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Tuesday morning's funeral for the late Oakland Tribune columnist Peggy Stinnett was sad as one could understand just how much a part of the soul of Oakland she was by listening to the words spoken about her. As if to underscore that, a number of Oakland's long-time journalists were there, especially people from the Tribune staff both former and current, like sportswriter Dave Newhouse and Oakland Historic Preservation expert Annalee Allen.
Oakland Post Editor Paul Cobb, a friend of the Stinnett family for 45 years, gave an excellent speech worthy of posting here when I can get a copy of it. (I asked) And there were a good share of politicos there, lead by Berkeley Mayor Tom Bates and former Oakland City Manager Henry Gardner.
As one can imagine with this assembly of people there was more than the usual talk about what's happening in Oakland. A few people I kibitzed with at the reception following the ceremony - and who shall remain nameless - focused on the constant disappointment that has been the Office of The Mayor Ron Dellums.
The people who talked were in a good position to know what they were saying as they worked for and are friends with Mayor Dellums. So what was said wasn't meant with malice but with concern.
The problem has been a constant revolving door of people. From the much-liked and talented Chief of Staff Dan Bogin, who left after just six months on the job reportedly saying "this isn't for me" to now former Chief of Staff Dave Chai who's been transferred to "somewhere in the City of Oakland" and reportedly protected by the City Administrator Dan Lindheim. In Chai's case, the talk was that he was more of a policy person than a political staffer; he'd never been a chief of staff before and didn't understand what it took to be head of the mayor's staff, which calls for managing people.
In fact, managing anyone in the office was a challenge according to my sources. The reason Marisol Lopez was placed in the position of Chief of Staff to replace Chai was that she, along with the Mayor's wife Cynthia Dellums, orginally controlled the Mayor's itenerary when Lopez was scheduler. Then and now "Cynthia controls his schedule" one person in-the-know said. "She goes through and marks out places she doesn't want him to be."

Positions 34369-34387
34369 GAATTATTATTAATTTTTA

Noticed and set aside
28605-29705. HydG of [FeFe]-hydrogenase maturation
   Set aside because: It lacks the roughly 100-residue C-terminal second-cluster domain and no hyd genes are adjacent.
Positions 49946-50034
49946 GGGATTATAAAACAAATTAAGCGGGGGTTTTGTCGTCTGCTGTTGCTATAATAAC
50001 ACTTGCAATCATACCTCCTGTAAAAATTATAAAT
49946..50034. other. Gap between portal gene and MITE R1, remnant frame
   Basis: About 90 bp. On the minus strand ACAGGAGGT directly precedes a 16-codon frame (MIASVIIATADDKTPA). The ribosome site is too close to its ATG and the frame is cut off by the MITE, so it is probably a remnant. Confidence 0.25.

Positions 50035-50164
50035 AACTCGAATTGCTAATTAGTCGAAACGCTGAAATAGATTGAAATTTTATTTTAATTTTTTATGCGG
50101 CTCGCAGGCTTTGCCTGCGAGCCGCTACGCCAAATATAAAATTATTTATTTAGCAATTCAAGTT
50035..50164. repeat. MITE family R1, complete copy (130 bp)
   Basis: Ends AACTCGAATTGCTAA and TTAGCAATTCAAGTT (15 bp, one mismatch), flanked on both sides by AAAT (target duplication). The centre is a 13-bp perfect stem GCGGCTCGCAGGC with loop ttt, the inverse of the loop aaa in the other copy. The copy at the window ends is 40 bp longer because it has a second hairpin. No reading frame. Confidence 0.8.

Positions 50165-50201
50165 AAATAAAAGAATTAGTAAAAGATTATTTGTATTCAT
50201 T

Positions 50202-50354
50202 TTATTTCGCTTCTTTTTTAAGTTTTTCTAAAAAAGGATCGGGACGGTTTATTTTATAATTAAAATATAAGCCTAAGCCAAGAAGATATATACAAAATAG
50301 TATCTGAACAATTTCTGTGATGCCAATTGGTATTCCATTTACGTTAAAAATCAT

That can be crazy-making for anyone who's in the position of aide to Dellums. If one has an event the Mayor should attend and Cynthia Dellums marks out that event, the aide, who generally makes a promise to someone that the Mayor will attend, is left looking bad, which reflects badly on the office as a whole.
The bottom line is Ms. Dellums should step out of the way, but "She sees it as looking out for Ron" as my sources put it, so she won't do that. Reportedly, Mrs. Dellums and the mayor's now-former spokesperson Karen Stevenson got into a lot of shouting matches, but my source claims Stevenson was the focal point for many of the staff arguments and is why she was let go in 2007.
From Karen Stevenson:
Regarding your Peggy Stinnett column on Mayor Dellums, in fact, Cynthia Dellums and I got along famously the entire time I was in the Mayor’s office. Screaming matches…simply false. As for being fired…also untrue. I resigned. I was a contractor so the contract from the City of Oakland to my business is a matter of record. The contract was for six months and I stayed on an additional month due to the garbage strike. Once that was resolved…I returned to my business. For the record, I hand-picked David Chai and Paul Rose as my replacements…and had many meetings with both of them, along with Mayor Dellums and Cynthia, prior to my leaving. Who do you know that is fired that meets over two months with their successors?